The influx of foreign savings also had a hand in the double-digit housing price rises of the past several years. For it is foreign savings that have been the main cause of lower long-term interest rates (i.e., bonds), at the same time the Fed was raising short-term interest rates. This became a disconnect that could not last. It is the rise of short-term, adjustable rates that has fueled the huge number of defaults, hence the current credit-crunch.

The latest news continues to be mixed. Retail sales are still growing at a 3.9 percent annual clip, but only because of deep discounts on last year’s models in August. Industrial production fell, while the U. of Michigan’s preliminary Sept. survey of sentiment edged up slightly, and inflation expectations declined. That is a good sign. There certainly is not yet a credit squeeze on credit cards or car loans. But there’s the rub, to borrow from Shakespeare. If and when the Fed does begin to drop consumers’ short-term rates, this will encourage more borrowing and spending, not more savings.

Consumers tend to save more when interest rates are higher, in other words—such as in the 1980s. But that hurts economic growth. A much better way to cure the twin deficits is to raise taxes on the wealthiest, those making more than $200,000 per year, as was done during the 1990s. Cutting taxes neither cuts deficits nor helps retirees’ benefits, period.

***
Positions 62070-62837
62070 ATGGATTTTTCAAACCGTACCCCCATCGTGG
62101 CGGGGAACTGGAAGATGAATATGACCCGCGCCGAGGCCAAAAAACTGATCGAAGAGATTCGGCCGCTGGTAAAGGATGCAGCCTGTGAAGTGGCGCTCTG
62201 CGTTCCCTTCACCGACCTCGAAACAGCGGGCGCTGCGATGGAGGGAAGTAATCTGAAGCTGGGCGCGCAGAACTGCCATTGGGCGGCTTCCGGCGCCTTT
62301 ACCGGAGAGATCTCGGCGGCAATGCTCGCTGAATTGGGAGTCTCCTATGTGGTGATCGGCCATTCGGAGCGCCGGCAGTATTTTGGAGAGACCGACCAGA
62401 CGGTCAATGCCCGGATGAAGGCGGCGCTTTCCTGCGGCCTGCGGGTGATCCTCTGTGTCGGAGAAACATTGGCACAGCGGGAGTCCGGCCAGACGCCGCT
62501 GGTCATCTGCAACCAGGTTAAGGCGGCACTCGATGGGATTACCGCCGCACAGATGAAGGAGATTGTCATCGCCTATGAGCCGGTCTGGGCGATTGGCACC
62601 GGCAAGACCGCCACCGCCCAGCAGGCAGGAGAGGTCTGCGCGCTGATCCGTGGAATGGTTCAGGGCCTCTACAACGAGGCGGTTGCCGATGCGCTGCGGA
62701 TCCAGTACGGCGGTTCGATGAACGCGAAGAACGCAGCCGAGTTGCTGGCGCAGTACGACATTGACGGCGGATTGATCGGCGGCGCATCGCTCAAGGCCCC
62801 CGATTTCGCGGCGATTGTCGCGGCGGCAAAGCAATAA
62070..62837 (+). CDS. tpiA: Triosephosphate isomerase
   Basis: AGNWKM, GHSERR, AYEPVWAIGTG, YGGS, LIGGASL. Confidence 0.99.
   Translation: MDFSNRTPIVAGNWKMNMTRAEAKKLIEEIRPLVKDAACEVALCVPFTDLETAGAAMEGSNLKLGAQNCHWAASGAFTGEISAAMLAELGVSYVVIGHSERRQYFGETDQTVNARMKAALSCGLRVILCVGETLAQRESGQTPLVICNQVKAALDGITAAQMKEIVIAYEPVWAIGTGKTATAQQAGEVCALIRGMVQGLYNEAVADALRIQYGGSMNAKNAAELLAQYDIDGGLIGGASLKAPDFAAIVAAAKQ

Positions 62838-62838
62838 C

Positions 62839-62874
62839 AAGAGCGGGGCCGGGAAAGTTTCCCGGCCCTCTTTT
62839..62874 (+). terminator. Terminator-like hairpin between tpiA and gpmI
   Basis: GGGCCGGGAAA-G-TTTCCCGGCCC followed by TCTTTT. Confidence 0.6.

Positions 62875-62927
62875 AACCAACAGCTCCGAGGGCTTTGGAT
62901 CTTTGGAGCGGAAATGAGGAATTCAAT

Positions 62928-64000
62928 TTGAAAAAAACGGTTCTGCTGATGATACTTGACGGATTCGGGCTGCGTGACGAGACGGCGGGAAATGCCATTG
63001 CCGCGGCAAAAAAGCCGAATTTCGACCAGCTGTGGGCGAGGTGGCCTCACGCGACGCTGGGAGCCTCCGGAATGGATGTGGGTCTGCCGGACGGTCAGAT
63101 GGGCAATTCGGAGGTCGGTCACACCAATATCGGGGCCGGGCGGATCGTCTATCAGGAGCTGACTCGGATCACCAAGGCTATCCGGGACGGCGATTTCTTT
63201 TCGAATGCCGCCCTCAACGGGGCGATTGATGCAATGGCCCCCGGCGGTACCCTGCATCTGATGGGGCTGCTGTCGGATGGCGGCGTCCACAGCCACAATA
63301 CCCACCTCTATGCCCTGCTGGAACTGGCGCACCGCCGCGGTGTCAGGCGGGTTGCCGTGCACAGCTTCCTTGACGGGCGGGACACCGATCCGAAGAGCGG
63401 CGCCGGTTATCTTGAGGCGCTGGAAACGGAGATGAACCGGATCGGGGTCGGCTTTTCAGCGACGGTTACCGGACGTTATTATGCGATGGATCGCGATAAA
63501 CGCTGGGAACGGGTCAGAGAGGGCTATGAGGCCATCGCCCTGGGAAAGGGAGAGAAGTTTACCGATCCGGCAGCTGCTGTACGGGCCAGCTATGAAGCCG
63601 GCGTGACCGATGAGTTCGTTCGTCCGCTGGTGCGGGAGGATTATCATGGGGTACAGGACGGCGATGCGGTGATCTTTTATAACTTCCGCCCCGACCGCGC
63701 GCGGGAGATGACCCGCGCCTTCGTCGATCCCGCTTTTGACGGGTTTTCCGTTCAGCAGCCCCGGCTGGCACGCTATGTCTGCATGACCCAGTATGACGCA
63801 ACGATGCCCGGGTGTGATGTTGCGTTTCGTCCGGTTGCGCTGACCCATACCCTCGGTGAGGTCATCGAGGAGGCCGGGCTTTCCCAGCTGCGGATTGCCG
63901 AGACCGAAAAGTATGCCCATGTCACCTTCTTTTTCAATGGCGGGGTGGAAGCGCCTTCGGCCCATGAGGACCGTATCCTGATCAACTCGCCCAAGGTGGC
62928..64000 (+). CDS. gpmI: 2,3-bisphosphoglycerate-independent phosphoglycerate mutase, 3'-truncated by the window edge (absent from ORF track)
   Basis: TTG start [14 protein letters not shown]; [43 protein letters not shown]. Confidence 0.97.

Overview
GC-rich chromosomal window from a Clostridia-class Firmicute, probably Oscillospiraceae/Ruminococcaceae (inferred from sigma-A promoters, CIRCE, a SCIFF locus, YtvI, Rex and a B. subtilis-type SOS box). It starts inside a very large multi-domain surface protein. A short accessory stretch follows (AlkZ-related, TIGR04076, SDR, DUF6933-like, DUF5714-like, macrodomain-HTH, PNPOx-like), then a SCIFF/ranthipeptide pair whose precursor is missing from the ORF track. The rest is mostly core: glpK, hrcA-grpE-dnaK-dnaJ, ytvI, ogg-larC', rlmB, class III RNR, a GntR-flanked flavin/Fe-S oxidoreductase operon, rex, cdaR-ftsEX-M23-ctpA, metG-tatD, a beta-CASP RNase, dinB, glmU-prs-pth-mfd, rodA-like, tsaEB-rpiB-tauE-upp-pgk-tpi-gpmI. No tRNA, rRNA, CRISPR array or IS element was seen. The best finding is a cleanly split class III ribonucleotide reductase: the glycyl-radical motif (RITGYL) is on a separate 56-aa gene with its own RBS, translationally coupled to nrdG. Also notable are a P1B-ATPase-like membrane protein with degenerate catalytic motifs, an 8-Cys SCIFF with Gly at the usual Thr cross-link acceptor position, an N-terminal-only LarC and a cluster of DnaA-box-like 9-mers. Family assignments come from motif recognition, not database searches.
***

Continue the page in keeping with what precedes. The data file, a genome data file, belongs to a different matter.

Copyright © 2007


The markets jitters come from more mixed news. July’s unemployment rate remained at 4.6 percent, but payrolls shrank by 4,000 for the first time in 4 years—as opposed to the 100,000 plus monthly jobs average of late. The NAR’s pending existing-home sales index fell, as did construction spending. But both manufacturing and service sector activity continue to expand. And retail sales are robust, especially at the high end.

All of this makes it virtually certain that the Federal Reserve will begin to reduce short-term interest rates sometime this month—maybe this week. Their mandate is not only to fight inflation, but nurture “sustained economic growth”. And any jobs uncertainty is a sure sign that employers are holding off on hiring until the real estate market settles down.

Lawrence Yun, NAR senior economist, said abnormal factors are clouding the existing-home sales picture. “It’s difficult to fully account for mortgage disruptions in the index, and our members are telling us some sales contracts aren’t closing because mortgage commitments have been falling through at the last moment,” he said.